by Kevin Bliss
An assistance project for pro se litigants, started by retired federal judge Richard Posner, shut down after just over a year because there was much greater demand than could be provided by the organization.
Posner, who sat on the U.S. Court of Appeals for the Seventh Circuit from 1981 to 2017, is an often-cited legal scholar and economist who teaches at the University of Chicago Law School.
The former jurist said he retired from the bench because the justice system was far from just when it came to pro se litigants. He explained that judges would often copy and paste from briefs submitted by seasoned lawyers when writing their opinions, giving pro se litigants the impression their motions were not independently analyzed and emphasizing the power imbalance between pro se litigants and opposing counsel, which is an abdication of the judge’s official duty as a neutral arbiter.
Posner added the legal system has made representation less affordable while at the same time created a maze of rules governing court proceedings, making it nearly impossible for pro se litigants to navigate.
He said he decided to help those mistreated by the legal system simply because they could not afford an attorney. So in March 2018 he launched the Posner Center for Justice for Pro Se’s, a nonprofit organization offering legal advice to pro se litigants at no cost. He believed there were at least a million pro se plaintiffs in the United States, many of them incarcerated; he wanted to let them know his organization was there “and then try to assist as many deserving pro se’s as possible.”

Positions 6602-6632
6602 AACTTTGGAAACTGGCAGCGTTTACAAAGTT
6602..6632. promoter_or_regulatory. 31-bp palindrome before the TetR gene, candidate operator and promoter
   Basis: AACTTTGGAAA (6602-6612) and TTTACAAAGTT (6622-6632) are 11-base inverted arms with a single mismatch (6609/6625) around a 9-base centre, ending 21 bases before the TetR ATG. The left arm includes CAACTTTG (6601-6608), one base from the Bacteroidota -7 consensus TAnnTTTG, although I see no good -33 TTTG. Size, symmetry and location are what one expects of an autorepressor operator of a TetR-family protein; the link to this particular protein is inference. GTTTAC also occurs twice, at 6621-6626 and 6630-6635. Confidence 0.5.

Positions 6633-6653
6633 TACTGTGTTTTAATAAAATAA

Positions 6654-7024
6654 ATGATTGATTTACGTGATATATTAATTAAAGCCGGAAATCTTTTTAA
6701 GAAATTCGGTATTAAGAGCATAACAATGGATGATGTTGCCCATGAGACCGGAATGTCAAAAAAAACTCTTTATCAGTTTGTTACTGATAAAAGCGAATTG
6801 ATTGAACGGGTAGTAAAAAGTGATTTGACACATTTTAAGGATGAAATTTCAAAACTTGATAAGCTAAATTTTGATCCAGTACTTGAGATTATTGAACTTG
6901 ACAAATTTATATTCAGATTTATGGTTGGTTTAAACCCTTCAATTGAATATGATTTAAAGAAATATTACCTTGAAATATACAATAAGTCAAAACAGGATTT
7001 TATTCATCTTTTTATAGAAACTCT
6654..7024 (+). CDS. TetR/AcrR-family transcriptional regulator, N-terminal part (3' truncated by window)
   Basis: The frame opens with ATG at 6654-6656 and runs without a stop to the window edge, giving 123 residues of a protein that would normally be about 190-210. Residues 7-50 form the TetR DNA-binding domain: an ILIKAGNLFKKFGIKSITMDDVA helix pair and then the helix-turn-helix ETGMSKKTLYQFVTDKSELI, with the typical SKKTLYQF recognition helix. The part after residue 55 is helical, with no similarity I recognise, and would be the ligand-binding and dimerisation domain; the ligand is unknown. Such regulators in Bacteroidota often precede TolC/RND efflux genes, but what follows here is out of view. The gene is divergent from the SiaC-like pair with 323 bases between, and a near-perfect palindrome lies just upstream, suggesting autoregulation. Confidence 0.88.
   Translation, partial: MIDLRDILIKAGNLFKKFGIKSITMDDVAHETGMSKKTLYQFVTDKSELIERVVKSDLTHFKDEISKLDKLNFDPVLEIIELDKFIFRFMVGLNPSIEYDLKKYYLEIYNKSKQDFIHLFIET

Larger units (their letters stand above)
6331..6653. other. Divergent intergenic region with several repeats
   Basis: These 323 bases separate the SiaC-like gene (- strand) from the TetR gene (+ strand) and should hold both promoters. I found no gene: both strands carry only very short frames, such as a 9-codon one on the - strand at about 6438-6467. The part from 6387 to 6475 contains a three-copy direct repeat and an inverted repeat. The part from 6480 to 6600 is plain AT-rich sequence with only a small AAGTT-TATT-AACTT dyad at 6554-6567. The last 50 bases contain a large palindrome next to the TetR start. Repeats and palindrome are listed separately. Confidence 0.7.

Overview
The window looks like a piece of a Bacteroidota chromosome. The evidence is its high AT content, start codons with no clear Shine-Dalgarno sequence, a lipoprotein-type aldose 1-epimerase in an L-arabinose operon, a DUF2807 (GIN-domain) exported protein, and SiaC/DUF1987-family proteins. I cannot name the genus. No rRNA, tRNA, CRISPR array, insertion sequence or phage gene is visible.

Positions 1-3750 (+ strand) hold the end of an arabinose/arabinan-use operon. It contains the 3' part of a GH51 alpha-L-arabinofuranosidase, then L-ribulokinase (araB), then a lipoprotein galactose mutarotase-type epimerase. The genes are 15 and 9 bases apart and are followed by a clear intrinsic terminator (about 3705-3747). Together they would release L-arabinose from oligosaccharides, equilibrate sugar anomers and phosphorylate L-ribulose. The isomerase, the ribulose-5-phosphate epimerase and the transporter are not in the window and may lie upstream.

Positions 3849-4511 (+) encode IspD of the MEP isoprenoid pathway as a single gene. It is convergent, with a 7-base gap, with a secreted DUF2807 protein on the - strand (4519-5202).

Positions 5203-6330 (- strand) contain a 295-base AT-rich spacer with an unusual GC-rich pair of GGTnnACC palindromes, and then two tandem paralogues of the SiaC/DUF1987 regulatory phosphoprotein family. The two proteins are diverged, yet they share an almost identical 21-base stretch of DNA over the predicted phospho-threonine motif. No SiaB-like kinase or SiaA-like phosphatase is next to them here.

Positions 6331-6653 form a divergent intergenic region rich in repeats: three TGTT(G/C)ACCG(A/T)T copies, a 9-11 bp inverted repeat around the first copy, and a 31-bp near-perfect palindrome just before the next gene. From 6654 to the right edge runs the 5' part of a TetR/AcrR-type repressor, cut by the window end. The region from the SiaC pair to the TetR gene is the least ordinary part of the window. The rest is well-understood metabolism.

About 16 months later, however, the Posner Center was forced to close its doors. The need for assistance was just too great. A notice of dissolution, posted on the organization’s website on July 23, 2019, stated: “The mismatch was something on the order of 100 requests for assistance for every staff member. Since the lawyers and non-lawyers of the Posner Center were assisting the pro se litigants free of charge, perhaps it was inevitable that the demand would greatly exceed the supply. Thus, this experiment in assisting pro se litigants with their ongoing court cases has sadly come to an end.”
The sheer volume of requests received by the organization is a clear indication that access to justice in America is in crisis.
Brian Vukadinovich, former executive director of the Posner Center, said the dissolution statement was nonsense and self-serving. He contended the lawyers involved in the project did not really want to help pro se litigants; they just wanted their name attached to the Posner Center. Vukadinovich said he contacted attorneys daily with requests, and almost every one would give “a ridiculous excuse to not provide help.”
Others, like Jenna Greene, a reporter for Law.com, said the attorneys were just overwhelmed. That measure of pro bono work could not be maintained without massive funding; carrying numerous free pro se clients generates no income, and bills still needed to be paid.
In June 2019, Posner became an adviser to Legalist, a litigation financing company, helping clients obtain legal assistance in “David versus Goliath”-type cases. “The principal motive for my retirement was the failure of the court to treat litigants without financial resources fairly. Litigation finance patches an important hole for businesses with valid claims who lack the funds to hire an attorney,” he stated.
Unfortunately, that still leaves the needs of the vast majority of pro se litigants – mostly prisoners – unmet.
Sources: justice-for-pro-ses.org, abovethelaw.com, blog.simplejustice.us, law.com
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